SPOKANE, Wash. — Asia McClain Chapman, the Spokane woman who was partly featured in the 2014 hit-podcast “Serial”, spoke out on Friday following new developments in the case of Adnan Syed, the central figure in the podcast.
On Friday morning, Maryland’s court of appeals issued a ruling effectively denying a new trial for Syed, who has been serving a life sentence for the 1999 murder of his ex-girlfriend Hae Min Lee in Baltimore. The murder was profiled in the first season of “Serial” and set download records at the time.
Syed has maintained his innocence, questioning prosecutors’ evidence in the case and stating that he spoke with McClain Chapman when the murder took place, contradicting the state’s timeline of events. McClain Chapman was never called by Syed’s former attorney during his trial. Syed would later use that as grounds to appeal his conviction.
Speaking via a live video broadcast on Twitter on Friday, McClain Chapman called the recent decision by the Maryland court “not acceptable.” During the broadcast, McClain Chapman is seen fighting back tears multiple times.
“I don’t even know how to process this right now. It doesn’t make sense to me,” she said of the court. “But to say that you think that I’m credible and you acknowledge this act that wasn’t done by the book. And that [Syed’s attorney] was wrong for not contacting me. But then to say that you don’t think it would make a difference, makes no sense.”
McClain Chapman added that she cares about the family of Hae Min Lee and described the situation as an injustice. “I can’t believe what’s going on with our criminal justice system.”
The development in Syed’s case comes just days before HBO is set to release a docuseries about Syed’s story called “The Case Against Adnan Syed.” McClain Chapman was interviewed for the series, the Spokesman Review reported. On Twitter, she expressed frustration with the court’s timing and urged her followers to watch the series.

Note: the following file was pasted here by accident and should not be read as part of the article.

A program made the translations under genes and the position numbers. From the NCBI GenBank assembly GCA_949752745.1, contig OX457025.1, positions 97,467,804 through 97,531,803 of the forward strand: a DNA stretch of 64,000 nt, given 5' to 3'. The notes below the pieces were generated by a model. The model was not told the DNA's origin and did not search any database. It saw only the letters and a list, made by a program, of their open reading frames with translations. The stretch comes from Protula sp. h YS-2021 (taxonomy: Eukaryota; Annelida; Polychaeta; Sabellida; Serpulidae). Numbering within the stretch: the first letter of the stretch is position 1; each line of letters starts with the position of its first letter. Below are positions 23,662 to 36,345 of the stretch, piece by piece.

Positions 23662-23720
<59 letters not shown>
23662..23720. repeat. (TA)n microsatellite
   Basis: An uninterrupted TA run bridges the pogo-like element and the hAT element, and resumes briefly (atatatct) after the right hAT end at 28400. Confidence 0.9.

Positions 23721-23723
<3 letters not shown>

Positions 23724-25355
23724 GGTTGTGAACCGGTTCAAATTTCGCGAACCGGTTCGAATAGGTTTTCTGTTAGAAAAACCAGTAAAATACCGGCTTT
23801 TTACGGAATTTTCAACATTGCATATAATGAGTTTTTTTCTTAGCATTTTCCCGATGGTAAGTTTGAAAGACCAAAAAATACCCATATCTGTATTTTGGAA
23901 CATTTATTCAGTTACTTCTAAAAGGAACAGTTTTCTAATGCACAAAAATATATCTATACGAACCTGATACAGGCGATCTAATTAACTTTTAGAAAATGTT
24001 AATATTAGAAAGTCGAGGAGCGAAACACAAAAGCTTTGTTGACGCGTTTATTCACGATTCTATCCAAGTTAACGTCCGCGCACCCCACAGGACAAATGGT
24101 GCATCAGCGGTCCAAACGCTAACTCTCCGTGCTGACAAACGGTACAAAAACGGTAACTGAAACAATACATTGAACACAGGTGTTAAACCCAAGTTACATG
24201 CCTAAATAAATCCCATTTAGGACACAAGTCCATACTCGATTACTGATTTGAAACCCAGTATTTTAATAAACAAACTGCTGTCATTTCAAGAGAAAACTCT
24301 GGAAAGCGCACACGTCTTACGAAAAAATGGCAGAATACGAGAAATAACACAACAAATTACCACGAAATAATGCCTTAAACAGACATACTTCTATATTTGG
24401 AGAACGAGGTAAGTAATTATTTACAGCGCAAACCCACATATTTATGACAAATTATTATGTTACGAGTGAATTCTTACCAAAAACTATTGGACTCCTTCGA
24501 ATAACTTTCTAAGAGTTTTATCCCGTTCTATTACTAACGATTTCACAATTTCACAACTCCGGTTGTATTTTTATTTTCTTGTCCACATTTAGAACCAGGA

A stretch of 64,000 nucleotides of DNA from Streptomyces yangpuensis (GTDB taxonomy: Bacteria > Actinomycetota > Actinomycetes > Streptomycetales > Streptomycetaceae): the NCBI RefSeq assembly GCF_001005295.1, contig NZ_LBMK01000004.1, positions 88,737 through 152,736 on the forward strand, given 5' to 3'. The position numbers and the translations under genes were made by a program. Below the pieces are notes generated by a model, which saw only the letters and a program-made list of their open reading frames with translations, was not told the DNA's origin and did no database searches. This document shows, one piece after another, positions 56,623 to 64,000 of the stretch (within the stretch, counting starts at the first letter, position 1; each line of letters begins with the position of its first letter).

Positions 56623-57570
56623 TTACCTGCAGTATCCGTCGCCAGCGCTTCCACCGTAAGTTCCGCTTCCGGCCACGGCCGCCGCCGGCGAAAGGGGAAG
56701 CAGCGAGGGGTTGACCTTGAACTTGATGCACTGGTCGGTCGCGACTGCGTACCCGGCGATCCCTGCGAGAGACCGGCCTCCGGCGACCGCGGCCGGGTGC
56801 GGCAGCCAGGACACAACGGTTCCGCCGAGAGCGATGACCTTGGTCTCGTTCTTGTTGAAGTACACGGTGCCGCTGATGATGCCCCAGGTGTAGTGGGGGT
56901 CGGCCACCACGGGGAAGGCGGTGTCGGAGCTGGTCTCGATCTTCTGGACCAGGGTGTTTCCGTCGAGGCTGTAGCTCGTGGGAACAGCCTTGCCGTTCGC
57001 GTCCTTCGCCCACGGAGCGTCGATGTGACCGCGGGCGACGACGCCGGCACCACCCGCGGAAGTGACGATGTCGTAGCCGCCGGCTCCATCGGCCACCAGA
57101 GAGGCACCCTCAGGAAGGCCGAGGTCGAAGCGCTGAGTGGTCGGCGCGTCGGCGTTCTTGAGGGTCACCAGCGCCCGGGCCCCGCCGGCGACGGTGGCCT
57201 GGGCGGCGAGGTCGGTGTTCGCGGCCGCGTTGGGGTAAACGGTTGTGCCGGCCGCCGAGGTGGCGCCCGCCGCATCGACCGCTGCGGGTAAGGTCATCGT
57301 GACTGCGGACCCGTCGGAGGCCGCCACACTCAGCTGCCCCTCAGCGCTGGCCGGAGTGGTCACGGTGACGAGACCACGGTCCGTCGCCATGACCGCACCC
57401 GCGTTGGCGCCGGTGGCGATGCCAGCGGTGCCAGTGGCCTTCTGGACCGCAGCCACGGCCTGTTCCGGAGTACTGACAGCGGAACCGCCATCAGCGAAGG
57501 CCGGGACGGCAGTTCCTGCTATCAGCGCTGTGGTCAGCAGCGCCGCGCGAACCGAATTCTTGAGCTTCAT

“The whole case is a mess,” she said.
During the Twitter broadcast, McClain Chapman also admitted that “Serial” and the subsequent publicity the case received has taken a personal toll on her. In a 2016 interview with KREM, she described receiving negative blowback from people who felt Syed was guilty. “I do all of this just to try to do the right thing, and here I am being vilified,” she said at the time.
“On a selfish note, I’ve gone through so much b-------,” McClain Chapman said on Friday.
She said that she’s suffered from anxiety and depression because of her interviews and eventual court testimony.
“This is just a dagger in my heart on a personal level. Because it feels like all the growing and all the changing I had to do was for what?” McClain said. “It’s hard to know there’s a family out there that probably despises me. But these are all things I’ve had to learn to accept.”
When contacted by KREM on Friday, McClain Chapman declined additional comment, citing the emotional nature of the court’s decision.
“It’s been a rough day,” she said in a message.
Following her live broadcast on Twitter, McClain Chapman tweeted a photo of a hashtag reading “#WhatAboutAdnan?!”